Vendors fear low sales of the popular pitayas because of Covid-19 measures
In addition to the isolation orders and an increase in the cost of the fruit, Chapala has blocked their sale by outside vendors
From 09:00 hours, there are pitayas and guamúchiles in the gate of the town.
Miguel Cerna.- A loss of up to 50 percent in demand has been projected in Jocotepec for the popular cactus fruit pitayas -sometimes known as “dragon fruit”- and the sweet tree fruit known as guamúchiles, due to the government’s sanitary measures to combat the pandemic. In other years the season for pitayas and guamúchiles is eagerly awaited by both consumers and marketers. But 2020 has been clouded by the government sanitary orders that have severely impacted markets for the seasonal fruit.
Jesús Solano Santana, who is sells these fruits when the weather heats up, described the sales as bad during the first week when he was located at the eastern gate of the main square during the months of May and June.
«I even sell pitayas until the rainy season comes, two and a half months or so. People ask us because they come from the other side -to the Fiestas of Señor del Huaje- but also to see this year how it is going. Because of this, I believe that it will affect us up to 50 percent, «he said.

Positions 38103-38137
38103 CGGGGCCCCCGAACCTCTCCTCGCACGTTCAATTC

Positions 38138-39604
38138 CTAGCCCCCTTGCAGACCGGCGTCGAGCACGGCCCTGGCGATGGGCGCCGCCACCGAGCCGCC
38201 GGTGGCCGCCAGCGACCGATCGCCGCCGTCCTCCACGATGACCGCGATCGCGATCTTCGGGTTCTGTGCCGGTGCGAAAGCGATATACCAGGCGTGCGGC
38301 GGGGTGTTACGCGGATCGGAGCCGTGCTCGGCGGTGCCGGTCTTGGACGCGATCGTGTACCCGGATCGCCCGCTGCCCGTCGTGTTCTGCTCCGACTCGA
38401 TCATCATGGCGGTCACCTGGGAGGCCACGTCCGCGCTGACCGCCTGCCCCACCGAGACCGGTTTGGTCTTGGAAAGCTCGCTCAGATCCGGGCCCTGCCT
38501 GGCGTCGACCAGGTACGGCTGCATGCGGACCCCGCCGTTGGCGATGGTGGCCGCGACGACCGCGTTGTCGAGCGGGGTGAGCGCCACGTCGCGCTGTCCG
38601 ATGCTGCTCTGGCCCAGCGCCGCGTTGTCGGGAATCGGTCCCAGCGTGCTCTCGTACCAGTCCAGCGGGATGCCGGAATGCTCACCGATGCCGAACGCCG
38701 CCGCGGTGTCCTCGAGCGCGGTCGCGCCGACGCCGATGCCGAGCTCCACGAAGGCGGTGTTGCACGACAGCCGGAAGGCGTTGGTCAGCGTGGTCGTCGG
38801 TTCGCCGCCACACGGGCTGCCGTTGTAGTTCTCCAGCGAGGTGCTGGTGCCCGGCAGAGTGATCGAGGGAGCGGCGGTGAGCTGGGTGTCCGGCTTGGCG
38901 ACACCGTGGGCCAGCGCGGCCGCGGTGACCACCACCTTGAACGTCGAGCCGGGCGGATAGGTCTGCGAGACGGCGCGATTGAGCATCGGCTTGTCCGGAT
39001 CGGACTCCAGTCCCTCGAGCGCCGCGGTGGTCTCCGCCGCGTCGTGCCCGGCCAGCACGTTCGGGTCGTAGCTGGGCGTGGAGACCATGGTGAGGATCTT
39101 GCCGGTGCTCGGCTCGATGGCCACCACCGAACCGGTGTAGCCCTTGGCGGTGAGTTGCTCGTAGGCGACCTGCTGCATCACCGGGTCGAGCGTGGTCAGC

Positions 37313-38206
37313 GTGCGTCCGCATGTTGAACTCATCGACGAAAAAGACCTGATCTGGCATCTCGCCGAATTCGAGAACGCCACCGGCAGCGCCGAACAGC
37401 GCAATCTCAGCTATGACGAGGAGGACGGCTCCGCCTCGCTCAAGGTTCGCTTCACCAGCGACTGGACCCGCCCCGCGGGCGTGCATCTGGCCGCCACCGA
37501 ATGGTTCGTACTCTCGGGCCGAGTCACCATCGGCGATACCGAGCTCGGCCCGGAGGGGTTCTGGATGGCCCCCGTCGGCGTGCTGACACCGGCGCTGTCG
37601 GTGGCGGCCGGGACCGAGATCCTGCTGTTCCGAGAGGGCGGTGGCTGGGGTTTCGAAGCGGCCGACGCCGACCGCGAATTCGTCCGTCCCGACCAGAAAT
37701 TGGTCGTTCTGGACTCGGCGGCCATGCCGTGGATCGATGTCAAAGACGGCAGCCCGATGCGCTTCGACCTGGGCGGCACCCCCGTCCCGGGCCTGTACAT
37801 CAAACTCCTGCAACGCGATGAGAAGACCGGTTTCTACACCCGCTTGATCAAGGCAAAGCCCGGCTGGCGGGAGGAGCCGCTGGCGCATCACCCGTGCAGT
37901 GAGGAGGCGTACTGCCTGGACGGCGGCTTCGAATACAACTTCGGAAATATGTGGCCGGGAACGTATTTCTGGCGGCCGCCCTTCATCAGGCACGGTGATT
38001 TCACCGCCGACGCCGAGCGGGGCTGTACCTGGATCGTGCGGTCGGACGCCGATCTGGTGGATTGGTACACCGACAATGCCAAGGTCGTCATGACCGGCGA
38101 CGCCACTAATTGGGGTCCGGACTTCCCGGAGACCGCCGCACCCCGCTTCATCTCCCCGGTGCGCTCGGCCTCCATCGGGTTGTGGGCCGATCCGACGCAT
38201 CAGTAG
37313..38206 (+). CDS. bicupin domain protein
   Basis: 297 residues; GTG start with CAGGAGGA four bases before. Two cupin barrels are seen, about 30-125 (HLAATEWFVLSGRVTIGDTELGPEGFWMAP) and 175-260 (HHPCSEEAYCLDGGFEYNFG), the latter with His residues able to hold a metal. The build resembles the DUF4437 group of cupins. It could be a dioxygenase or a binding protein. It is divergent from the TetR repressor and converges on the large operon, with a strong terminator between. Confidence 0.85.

The current prices range from 10 to 20 pesos per pitaya.
In addition to the lack of buyers, Solano Santana noted a shortage of the fruit, indicating that its price will rise. Currently pitayas -which are from Tepec, Amacueca and San Marcos Evangelista, Zacoalco de Torres- range in price between 10 and 20 pesos per unit, depending on their size and quality. This may rise.
Even more worried is Armando Contreras Sánchez, 65 years old, who specializes in the purchase and sale of these fruits. He was denied permission to sell in Chapala and must now shift his business to Jocotepec.
«In Chapala, people from the City Council told me to go to my municipality to sell -Zacoalco de Torres-. In my municipality it is like bringing fish here -where there is already a supply of fish-; there are guamúchiles, there are pitayas. What are we going to do?”, he asked.
Although sales are just beginning, what should be a season bright with the intense colors of the pitayas is turning gray because of coronavirus. Although demand is low, vendors will remain at the corner of Miguel Arana and Allende streets for the next two months, from 9:00 a.m. until their products are all sold. (translated by Patrick O’Heffernan)
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